Pasta with cherry tomatoes has become a regular dinner solution at our house this summer. It does require the use of the stove, but not too much. Some folks like to use raw tomatoes, but I prefer to cook the heebee jeebees out of them for all the extra flavor. You could also roast the tomatoes in the oven for a similar effect.
I learned how to make a variation of this dish while interning at a restaurant in the Italian countryside south of Rome. The chef made it with pancetta or salt-cured pork belly (pancia means belly in Italian). We do sometimes add pancetta or even guanciale (cured pork jowls or cheeks from central Italy). You could also add bacon but it’s plenty tasty without meat and we prefer it as a vegetarian pasta dish on lighter dinner nights.
Pasta with cherry tomatoes also loves basil if you have some lying around. You can tear some and cook it with the tomatoes or toss it in at the end.
The heat the tomatoes are cooked over is important, both high heat or long, lower heat will work. Heat is one of the reasons that restaurant food tastes so good, along with salt, acid, and of course, fat. You can cook the tomatoes just until they start to dissolve and the skins begin to fall apart or keep them roasting long and slow until they start to caramelize. Both are tasty.
Pasta with cherry tomatoes
For 2 people
- About 2 cups cherry tomatoes, halved
- 1 clove garlic, minced
- Something salty: either a pinch of salt, 1 or 2 oil-cured anchovy fillets, or a splash of colatura (anchovy sauce)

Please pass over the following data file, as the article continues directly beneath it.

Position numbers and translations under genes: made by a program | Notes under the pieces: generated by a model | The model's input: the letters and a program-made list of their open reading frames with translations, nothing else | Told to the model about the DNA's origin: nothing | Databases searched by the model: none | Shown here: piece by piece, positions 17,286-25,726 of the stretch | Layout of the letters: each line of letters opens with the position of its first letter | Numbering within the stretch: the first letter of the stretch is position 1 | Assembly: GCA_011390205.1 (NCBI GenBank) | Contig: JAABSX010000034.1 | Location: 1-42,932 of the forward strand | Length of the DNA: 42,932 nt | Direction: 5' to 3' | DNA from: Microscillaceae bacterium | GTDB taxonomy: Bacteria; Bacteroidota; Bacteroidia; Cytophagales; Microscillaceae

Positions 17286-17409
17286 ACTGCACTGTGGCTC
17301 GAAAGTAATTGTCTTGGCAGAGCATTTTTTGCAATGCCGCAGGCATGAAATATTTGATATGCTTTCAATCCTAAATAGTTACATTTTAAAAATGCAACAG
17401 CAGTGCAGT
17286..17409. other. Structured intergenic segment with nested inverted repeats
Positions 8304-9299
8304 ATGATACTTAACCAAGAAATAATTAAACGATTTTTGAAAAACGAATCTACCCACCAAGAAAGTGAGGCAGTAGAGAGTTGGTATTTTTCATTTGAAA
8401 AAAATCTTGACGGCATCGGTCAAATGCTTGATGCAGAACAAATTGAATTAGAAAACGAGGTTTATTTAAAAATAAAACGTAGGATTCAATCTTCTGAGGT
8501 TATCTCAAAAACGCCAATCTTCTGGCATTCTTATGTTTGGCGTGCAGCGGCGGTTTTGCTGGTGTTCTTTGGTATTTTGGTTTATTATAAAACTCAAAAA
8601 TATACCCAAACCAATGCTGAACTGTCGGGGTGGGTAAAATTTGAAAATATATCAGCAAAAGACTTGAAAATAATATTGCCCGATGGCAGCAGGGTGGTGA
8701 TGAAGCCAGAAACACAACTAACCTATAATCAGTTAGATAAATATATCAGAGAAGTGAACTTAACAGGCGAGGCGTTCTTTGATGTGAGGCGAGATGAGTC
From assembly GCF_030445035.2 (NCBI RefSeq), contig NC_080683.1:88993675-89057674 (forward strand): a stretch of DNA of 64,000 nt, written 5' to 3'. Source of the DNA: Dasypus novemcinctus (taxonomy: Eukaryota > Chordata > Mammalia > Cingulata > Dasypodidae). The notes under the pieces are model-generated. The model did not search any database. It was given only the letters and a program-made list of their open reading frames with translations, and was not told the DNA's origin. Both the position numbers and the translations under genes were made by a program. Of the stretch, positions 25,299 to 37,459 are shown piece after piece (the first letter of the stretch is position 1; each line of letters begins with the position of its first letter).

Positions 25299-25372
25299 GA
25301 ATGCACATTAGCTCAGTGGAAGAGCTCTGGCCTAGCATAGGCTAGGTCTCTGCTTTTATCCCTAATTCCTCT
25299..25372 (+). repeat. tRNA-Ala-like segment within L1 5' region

- Crushed red pepper flakes
- 250 grams of dry pasta (1/2 a regular box), most pasta shapes will work. I often use spaghetti, linguini, or penne.
- Coarse salt
- Olive oil
- Optional: About 2 handfuls of Parmesan, grated
- Optional: Several basil leaves, torn – added with the tomatoes or at the end when tossing
- In a large pan or heavy-bottomed pot, cook the minced garlic and anchovy fillets with a pinch of crushed red pepper flakes in a couple of tablespoons of olive oil over medium heat until the anchovy fillets dissolve. If using salt or colatura instead of anchovies, add those to taste along with the tomatoes in step 2 and cook the garlic in this first step until it starts to turn a little blonde.
- Add the tomatoes and cook on medium to high heat until the tomatoes start to fall apart and the tomatoes start to caramelize, toss regularly. Add a bit of water to scrape the tomatoes off the bottom of the pan if they start to stick. If you’ve started cooking the pasta, its best to use the pasta water as it is starchy and will help make a sauce.
- Meanwhile, cook the pasta al dente in a large pot of salted water.
- Drain and add the pasta to the pan with the tomatoes and toss. Make sure to save some of the pasta water to fix the consistency of the sauce.
- Add the grated parmesan cheese if using, along with a splash of the pasta water.
- Toss over high heat for about 30 seconds, tossing frequently. Add a little more pasta water if needed.
- Plate and serve.